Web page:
10 Exotic Human-Energy Harvesting Devices And Technologies

In his remarkable 1965 novel Dune, Frank Herbert creates the idea of a stillsuit, which harvests the mechanical energy of the ordinary movements of the body to conserve (and recycle) the water used by the body. This technique is sometimes called "passive energy harvesting", to distinguish it from activities like walking in a circle and pushing a turnstile to power a water wheel. Herbert's novel introduced this idea to many readers, although the general idea has been around since at least the late eighteenth century, when self-winding watches powered like a pedometer from walking were created.

Here are ten different passive energy harvesting devices and technologies, in differing stages of prototyping and application; click through to learn more about each one.

Backpack Generator Harnesses Power Of Walking

A backpack generator designed by Lawrence Rome and colleagues at the University of Pennsylvania is able to convert the vigorous strides of hikers into more than 7 watts of usable power.


(Backpack Generator worn by Lawrence Rome)

Nanogenerator Harvests Mechanical Energy

A nanogenerator produces a continuous flow of electricity by harvesting mechanical energy from a variety of sources, including ultrasonic waves, mechanical movement or even blood flow.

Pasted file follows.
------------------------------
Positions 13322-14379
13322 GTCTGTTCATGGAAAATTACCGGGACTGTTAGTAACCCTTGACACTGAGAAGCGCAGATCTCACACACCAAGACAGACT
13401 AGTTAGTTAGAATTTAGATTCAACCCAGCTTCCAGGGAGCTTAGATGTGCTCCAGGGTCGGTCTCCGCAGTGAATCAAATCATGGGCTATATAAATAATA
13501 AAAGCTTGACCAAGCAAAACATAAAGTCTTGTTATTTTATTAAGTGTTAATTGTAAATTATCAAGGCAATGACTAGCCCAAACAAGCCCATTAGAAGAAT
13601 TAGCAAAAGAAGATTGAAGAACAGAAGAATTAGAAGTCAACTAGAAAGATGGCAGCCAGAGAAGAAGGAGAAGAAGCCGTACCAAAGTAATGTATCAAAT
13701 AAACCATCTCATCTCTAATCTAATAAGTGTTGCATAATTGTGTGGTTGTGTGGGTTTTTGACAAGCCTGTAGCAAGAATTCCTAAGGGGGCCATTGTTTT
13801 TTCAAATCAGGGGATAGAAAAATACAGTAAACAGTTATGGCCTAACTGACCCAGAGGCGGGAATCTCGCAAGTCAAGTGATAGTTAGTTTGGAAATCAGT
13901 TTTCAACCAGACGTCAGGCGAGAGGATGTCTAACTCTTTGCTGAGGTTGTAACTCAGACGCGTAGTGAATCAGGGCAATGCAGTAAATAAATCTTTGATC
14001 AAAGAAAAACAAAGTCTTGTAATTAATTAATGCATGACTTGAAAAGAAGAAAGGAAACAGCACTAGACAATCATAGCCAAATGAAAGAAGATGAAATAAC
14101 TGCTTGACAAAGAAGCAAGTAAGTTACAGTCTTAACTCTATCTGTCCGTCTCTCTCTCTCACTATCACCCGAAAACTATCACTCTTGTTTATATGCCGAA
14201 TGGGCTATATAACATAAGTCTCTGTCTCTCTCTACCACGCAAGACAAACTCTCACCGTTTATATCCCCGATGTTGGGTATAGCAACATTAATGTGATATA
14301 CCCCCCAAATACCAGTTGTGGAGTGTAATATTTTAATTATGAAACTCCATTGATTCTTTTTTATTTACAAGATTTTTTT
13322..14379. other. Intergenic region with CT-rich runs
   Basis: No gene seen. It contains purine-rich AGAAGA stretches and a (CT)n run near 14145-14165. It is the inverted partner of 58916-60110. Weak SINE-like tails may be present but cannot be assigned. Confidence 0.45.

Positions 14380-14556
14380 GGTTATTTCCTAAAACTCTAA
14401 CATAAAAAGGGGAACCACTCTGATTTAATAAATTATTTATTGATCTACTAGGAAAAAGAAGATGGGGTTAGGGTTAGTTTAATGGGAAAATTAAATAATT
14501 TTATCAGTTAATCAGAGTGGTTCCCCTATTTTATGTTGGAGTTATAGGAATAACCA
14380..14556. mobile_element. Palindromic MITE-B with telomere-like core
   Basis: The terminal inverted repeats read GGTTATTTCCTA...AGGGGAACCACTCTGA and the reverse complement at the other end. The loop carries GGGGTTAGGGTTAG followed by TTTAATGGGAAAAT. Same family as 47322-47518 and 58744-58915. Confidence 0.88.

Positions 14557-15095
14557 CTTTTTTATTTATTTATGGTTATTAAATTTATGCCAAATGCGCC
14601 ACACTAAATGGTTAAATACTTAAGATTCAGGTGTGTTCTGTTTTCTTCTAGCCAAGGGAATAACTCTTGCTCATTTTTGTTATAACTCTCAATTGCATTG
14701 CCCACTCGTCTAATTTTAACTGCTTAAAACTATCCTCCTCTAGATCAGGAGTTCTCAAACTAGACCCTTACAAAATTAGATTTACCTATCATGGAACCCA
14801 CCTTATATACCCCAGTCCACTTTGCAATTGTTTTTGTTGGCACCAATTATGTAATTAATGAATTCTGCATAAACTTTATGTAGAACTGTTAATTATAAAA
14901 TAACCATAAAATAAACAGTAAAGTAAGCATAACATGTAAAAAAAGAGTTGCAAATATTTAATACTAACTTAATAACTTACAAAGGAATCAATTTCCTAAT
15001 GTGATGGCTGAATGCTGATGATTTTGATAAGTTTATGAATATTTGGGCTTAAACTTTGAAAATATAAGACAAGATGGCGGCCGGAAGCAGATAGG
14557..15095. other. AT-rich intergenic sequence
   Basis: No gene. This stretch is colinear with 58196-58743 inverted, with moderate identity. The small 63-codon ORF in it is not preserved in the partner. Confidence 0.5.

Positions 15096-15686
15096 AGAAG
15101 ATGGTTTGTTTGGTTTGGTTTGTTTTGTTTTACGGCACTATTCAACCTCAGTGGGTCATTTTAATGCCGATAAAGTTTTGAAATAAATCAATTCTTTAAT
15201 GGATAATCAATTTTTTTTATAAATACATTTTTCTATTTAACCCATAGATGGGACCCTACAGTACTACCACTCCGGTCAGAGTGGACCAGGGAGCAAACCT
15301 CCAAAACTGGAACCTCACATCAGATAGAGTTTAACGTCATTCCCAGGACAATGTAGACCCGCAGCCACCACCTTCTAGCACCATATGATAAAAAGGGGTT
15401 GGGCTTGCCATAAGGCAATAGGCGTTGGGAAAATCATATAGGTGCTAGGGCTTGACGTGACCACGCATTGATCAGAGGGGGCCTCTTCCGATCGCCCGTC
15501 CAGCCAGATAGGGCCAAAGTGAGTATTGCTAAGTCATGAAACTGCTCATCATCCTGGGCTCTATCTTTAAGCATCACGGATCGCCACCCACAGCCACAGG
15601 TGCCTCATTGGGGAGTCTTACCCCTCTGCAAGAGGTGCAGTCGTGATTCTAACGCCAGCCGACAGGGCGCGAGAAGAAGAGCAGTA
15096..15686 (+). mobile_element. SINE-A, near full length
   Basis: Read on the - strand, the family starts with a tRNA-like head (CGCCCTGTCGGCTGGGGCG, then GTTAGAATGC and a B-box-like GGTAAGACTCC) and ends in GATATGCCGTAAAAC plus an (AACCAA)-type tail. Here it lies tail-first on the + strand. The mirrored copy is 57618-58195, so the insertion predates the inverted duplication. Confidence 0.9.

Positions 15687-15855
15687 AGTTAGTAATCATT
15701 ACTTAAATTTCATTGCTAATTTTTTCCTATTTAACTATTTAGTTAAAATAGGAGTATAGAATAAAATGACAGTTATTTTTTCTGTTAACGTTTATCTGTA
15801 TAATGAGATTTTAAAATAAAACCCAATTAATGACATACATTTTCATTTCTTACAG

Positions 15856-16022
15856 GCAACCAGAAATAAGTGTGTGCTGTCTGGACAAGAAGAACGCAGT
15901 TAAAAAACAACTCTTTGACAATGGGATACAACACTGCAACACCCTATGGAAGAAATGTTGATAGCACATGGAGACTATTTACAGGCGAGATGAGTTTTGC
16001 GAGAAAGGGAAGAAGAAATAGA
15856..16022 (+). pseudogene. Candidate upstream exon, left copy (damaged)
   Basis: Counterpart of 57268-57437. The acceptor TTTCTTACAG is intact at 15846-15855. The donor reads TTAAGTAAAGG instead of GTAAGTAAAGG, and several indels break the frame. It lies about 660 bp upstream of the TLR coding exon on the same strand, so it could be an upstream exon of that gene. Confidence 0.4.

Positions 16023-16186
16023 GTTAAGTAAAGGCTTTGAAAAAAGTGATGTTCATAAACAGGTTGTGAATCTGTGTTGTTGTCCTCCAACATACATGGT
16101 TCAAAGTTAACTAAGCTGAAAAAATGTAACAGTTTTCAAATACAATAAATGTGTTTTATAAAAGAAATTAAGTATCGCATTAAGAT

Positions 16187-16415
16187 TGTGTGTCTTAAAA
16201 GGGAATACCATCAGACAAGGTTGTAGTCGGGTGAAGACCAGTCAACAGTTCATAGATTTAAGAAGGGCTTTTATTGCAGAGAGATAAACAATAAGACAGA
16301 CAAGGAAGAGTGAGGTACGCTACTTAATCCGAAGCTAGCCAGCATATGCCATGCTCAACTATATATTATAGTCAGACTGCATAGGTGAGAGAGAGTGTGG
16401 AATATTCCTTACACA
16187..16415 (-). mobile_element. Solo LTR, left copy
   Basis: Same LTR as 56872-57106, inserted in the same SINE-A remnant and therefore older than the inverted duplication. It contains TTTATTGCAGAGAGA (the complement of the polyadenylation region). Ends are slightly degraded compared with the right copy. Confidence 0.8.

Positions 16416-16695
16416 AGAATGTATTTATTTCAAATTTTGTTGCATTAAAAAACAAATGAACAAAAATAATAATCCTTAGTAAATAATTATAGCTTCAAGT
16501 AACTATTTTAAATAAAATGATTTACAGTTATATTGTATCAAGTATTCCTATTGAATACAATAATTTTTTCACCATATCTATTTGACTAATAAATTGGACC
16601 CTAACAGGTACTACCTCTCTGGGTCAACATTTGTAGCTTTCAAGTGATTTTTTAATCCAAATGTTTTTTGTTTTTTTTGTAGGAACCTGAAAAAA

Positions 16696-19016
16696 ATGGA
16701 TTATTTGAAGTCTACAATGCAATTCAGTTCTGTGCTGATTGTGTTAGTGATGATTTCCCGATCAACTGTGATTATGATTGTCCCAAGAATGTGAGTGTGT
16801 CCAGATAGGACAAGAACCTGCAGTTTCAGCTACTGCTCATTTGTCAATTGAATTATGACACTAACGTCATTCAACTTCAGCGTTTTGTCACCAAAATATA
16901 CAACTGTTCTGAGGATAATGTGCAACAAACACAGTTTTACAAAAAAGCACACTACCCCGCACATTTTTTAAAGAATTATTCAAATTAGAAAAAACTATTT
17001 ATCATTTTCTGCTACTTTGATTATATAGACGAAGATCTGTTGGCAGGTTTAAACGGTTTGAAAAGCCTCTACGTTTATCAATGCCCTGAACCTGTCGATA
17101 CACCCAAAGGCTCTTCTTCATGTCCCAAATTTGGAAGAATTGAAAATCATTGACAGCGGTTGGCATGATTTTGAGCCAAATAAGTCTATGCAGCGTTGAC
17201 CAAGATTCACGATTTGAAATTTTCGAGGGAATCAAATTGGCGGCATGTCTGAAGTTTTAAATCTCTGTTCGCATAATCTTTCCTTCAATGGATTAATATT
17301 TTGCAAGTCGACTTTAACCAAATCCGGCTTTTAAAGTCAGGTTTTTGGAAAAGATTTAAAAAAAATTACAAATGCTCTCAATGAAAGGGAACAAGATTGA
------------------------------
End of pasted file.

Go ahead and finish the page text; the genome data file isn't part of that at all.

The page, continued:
(Prototype DC nanogenerator closeup)

Vibration Energy Scavenging By Tiny Generator

A masterpiece of Vibration Energy Scavenging, this tiny (less than one cubic centimeter) device would have a variety of uses.


(Tiny generator with vibration energy scavenging)

Flexible Integrated Energy Device (FIED) - Wearable Rechargers

"It will look like an ordinary garment but have extraordinary capabilities. As the person wearing the garment moves, the vibrations they create can be harvested and channeled into recharging the battery or powering plug-in electronic device or devices."


(Flexible Integrated Energy Device (FIED))

Breath Powered USB Charger (And Stillsuit)

The device scavenges power from your breathing and lets you keep the power as electricity for USB devices.


(Breath powered USB recharger)

Biomechanical Energy Harvester Is The Bee's Knees

A Biomechanical energy harvesting device consisting of an aluminum chassis and a generator disguised as a knee brace provide enough power to run your iPhone.


(Biomechanical energy harvester device)

Piezoelectric Zinc Oxide Nanowire Fashions For Spring

The resulting current flow from many fiber pairs woven into a shirt or jacket could allow the wearer's body movement to power a range of portable electronic devices.


(Piezoelectric zinc oxide nanowires)

NTT Energy-Generating Shoes Are Squishy

NTT is developing electricity-generating shoes that generate power from walking. These green shoes generate 1.2 watts of electricity.


(NTT electricity generating shoes)

Implantable Energy-Harvesting Rubber Sheets

Energy-harvesting rubber sheets that are implanted in the body may power pacemakers and even mobile phones.


(Energy-harvesting rubber sheet)

Nanogenerator Intros New Energy Unit - The Pinch

The latest improvements have resulted in a nanogenerator powerful enough to drive commercial liquid-crystal displays, light-emitting diodes and laser diodes.


(Nanogenerator)

Energy-Harvesting Shoes With Reverse Electrowetting

Power your phone or iPad with the power of walking! Engineering researchers at the University of Wisconsin-Madison have described a new energy-harvesting technology that could be embedded in your shoes.


(Schematics of three major droplet actuation mechanisms)

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